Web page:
Boots Randolph, a saxophone player best known for the 1963 hit "Yakety Sax," died today (July 3) in Nashville. He was 80.

Boots Randolph, a saxophone player best known for the 1963 hit "Yakety Sax," died today (July 3) in Nashville. He was 80.

Randolph suffered a cerebral hemorrhage June 25 and had been hospitalized in a coma. He was taken off a respirator earlier today, said Betty Hofer, a publicist and spokeswoman for the family.

Randolph played regularly in Nashville nightclubs for 30 years, becoming a tourist draw for the city much like Wayne Newton in Las Vegas and Pete Fountain in New Orleans.

He recorded more than 40 albums and spent 15 years touring with the Festival of Music, teaming with fellow instrumentalists Chet Atkins and Floyd Cramer.

As a session musician, he played on Elvis Presley's "Return to Sender," Roy Orbison's "Oh, Pretty Woman," Brenda Lee's "Rockin' Round the Christmas Tree" and "I'm Sorry," REO Speedwagon's "Little Queenie," Al Hirt's "Java" and other songs including ones by Buddy Holly and Johnny Cash.

He had his biggest solo hit with "Yakety Sax," which he wrote. The song was used on the TV program "The Benny Hill Show" more than two decades after it was on the charts. "It rejuvenated the song," Randolph said in 1990. "So many people know it from the show." He also was part of the Million Dollar Band on the TV show "Hee Haw."

Randolph was born Homer Louis Randolph in Paducah, Ky., and grew up in the rural community of Cadiz, Ky., where he learned to play music with his family's band.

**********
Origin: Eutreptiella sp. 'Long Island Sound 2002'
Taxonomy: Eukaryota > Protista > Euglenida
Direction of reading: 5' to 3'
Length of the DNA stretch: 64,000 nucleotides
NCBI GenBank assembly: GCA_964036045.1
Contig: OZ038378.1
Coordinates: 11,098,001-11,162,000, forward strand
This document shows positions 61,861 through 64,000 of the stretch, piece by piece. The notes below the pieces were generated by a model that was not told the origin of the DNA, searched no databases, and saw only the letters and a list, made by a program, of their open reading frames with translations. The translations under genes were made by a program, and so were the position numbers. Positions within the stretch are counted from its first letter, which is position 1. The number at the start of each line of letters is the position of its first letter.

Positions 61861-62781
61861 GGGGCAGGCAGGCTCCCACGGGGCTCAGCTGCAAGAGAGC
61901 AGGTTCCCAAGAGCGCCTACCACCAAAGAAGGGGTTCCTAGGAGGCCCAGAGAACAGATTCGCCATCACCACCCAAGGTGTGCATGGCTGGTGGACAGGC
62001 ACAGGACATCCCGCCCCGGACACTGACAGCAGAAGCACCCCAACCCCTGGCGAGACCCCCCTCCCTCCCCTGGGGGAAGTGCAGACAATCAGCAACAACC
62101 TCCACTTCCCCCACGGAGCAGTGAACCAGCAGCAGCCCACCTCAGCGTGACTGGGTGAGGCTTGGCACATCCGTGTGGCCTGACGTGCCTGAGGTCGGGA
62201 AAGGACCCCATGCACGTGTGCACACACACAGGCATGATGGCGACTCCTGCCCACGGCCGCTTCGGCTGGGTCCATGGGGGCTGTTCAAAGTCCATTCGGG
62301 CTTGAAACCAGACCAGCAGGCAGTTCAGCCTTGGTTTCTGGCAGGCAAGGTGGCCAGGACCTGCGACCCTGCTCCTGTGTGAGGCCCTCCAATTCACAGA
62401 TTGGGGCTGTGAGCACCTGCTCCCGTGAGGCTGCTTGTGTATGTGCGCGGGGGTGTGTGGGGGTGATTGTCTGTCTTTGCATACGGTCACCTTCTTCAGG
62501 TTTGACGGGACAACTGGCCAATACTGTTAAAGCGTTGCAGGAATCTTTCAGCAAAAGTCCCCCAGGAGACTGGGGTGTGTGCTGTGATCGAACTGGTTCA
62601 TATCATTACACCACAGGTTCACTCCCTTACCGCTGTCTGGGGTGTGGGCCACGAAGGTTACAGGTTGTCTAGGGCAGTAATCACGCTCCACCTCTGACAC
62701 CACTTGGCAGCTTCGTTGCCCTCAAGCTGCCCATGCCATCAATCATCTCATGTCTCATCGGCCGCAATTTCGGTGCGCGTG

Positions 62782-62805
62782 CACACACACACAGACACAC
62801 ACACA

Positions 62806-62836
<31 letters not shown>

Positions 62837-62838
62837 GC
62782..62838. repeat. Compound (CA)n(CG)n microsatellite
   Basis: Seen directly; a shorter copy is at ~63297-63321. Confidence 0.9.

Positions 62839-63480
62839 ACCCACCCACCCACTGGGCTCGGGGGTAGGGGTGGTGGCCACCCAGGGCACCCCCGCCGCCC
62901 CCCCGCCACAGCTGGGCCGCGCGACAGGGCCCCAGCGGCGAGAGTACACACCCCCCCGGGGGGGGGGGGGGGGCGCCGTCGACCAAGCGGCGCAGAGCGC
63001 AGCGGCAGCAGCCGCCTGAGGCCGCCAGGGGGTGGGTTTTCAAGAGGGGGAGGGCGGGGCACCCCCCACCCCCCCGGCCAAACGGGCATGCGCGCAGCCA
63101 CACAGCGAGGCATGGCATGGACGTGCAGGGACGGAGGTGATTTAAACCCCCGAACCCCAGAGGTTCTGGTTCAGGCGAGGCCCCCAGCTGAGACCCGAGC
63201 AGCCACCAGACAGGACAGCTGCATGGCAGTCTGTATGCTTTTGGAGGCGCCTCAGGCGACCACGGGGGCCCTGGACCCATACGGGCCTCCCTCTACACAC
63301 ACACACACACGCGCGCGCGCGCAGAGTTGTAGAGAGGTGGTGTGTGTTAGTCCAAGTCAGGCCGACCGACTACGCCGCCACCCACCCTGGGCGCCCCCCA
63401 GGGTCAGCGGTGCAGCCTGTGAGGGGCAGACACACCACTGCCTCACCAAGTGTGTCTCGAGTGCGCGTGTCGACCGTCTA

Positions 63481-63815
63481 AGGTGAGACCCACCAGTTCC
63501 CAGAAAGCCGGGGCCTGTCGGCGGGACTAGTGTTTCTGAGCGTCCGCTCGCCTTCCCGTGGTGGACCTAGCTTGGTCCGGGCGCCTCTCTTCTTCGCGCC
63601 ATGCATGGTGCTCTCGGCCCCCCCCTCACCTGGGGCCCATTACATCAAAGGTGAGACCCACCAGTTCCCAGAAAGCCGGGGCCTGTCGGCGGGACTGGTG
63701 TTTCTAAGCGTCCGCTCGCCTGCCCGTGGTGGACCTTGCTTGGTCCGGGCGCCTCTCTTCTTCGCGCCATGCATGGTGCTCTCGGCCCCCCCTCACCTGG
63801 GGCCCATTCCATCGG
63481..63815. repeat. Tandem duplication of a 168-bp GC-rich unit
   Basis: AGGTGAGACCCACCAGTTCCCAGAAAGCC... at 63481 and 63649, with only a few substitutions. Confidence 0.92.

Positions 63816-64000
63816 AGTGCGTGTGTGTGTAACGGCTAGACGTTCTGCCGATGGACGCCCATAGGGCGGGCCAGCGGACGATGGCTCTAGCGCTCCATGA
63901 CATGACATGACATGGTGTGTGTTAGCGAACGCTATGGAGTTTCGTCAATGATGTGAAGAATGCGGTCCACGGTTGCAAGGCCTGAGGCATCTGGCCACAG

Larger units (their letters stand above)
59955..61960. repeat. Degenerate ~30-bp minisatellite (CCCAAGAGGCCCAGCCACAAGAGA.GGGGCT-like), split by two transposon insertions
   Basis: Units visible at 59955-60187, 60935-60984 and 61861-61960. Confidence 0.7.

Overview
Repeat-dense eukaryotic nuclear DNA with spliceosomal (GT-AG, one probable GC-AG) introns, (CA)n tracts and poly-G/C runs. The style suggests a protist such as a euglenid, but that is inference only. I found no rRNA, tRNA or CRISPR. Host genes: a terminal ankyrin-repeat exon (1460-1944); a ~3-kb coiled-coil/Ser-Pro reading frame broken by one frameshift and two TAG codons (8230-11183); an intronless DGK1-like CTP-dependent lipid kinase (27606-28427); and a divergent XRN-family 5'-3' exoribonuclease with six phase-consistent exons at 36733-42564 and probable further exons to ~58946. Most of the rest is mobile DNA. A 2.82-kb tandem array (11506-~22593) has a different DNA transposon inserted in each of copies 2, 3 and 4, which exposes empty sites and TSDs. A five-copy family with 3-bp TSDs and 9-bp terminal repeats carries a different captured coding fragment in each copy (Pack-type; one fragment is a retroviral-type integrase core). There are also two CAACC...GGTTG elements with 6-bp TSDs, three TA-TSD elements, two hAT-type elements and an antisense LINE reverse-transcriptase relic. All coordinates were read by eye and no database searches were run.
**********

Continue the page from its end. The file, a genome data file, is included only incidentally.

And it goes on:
He said he didn't know where or why he got the nickname "Boots," although his Web site at the time of his death suggested it was to avoid confusion because he and his father shared the same first name.

Randolph began playing the ukulele and then the trombone, but switched to the tenor sax when his father unexpectedly brought one home. He graduated from high school in Evansville, Ind., then joined the Army and became a member of the Army Band.

After his discharge, he played primarily jazz at nightclubs for $60 a week. He finally landed a recording contract with RCA in Nashville in 1958 and also was hired as a musician for recording sessions.

Randolph had his own nightclub in Nashville's Printer's Alley for 17 years, closing it in 1994 because of declining business and to spend more time with his family. He played regularly at other nightclubs before and after that. He had lived in Nashville since 1961.

Survivors include his wife, a son, a daughter and four grandchildren.


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